Aug 10, 2017


Major-General Igor Kirillov told local media Monday that Russia's Radiation, Chemical and Biological Protection Troops would soon be equipped with the latest generation of robots capable of operating in environments too deadly for their human comrades. The force already uses militarized, mechanical cleanup crews designed to decontaminate sites poisoned by accident or by enemy action; the latest planned deployment is set to help Russia deal with contemporary chemical, nuclear and biological threats.

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"By 2020, the emergency units whose task is to eliminate the effects of accidents at hazardous facilities will be equipped with new-generation robots," Kirillov said, according to the state-run Tass Russian News Agency.

"The robots currently available to Russia's armed forces are capable of coping with the whole range of tasks by and large, but they already fail to meet the requirements posed to robots of the future," Kirillov said.

Cadets wear gas masks as they take part in exercises at Serpukhov Military Institute of Rocket Forces in April 2010. The Soviet-era Radiation, Chemical and Biological Protection Troops are set to receive new robots that specialize in decontaminating hazardous sites by 2020.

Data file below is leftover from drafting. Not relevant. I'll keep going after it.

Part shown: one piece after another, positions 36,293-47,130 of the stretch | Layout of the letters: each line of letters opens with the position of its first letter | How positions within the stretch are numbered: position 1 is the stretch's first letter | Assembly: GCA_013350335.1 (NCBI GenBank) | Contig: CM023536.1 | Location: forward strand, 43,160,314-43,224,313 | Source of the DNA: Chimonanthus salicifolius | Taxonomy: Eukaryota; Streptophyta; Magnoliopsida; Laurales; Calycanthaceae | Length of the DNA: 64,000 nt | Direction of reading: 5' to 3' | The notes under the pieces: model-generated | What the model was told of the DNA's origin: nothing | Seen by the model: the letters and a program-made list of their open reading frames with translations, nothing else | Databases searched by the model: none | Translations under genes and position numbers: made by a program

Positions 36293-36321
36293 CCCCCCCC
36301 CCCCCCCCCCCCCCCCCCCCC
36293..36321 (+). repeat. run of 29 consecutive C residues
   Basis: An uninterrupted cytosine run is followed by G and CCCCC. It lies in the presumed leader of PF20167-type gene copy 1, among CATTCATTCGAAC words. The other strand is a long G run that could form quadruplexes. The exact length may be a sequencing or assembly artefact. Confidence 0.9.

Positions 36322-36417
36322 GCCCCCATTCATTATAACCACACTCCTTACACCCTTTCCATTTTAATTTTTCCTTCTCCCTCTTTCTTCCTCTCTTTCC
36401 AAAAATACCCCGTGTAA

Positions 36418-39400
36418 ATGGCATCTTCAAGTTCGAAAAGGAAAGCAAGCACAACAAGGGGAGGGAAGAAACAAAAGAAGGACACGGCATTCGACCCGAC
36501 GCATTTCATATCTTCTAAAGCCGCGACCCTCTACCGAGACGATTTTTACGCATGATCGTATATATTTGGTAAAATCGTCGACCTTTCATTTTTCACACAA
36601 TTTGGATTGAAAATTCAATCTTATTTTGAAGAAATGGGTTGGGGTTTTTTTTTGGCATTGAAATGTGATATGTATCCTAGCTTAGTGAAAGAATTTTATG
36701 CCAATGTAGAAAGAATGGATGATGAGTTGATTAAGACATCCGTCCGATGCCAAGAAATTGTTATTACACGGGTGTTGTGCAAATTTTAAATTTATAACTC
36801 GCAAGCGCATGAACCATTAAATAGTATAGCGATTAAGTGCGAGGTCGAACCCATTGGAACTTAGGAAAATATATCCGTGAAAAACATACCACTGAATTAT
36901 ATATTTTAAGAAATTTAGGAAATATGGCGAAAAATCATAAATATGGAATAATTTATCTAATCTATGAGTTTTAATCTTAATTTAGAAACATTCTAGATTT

Russia's Radiation, Chemical and Biological Protection Troops were first introduced as the Chemical Warfare Troops under the Soviet Union. In 1977, NATO estimated that each Soviet regiment was fitted with one chemical company, according to The New York Times, and the U.S. Army estimated the branch's numbers at between 70,000 and 100,000 in 1984. The force was doubled in 1996 and operates as an independent branch supporting the entire Russian military, though mostly ground forces, according to a report by the Federation of American Scientists.

The Chemical Warfare Troops worked in the aftermath of the Chernobyl nuclear power plant incident in Ukraine. Considered the worst nuclear incident in history, the 1986 meltdown killed dozens of people, affected hundreds of thousands more and cost hundreds of millions of dollars. Much of the site remains restricted to the public, and the disaster inspired the military to develop remote-controlled robots capable of entering such hazardous environments.

One of the current models, the RD-RHR, was commissioned in 2005. It stands a little over two feet tall, weighs about 441 pounds and can travel up to 2.3 miles per hour on difficult terrain using tracks.

Read more from: NewsWeek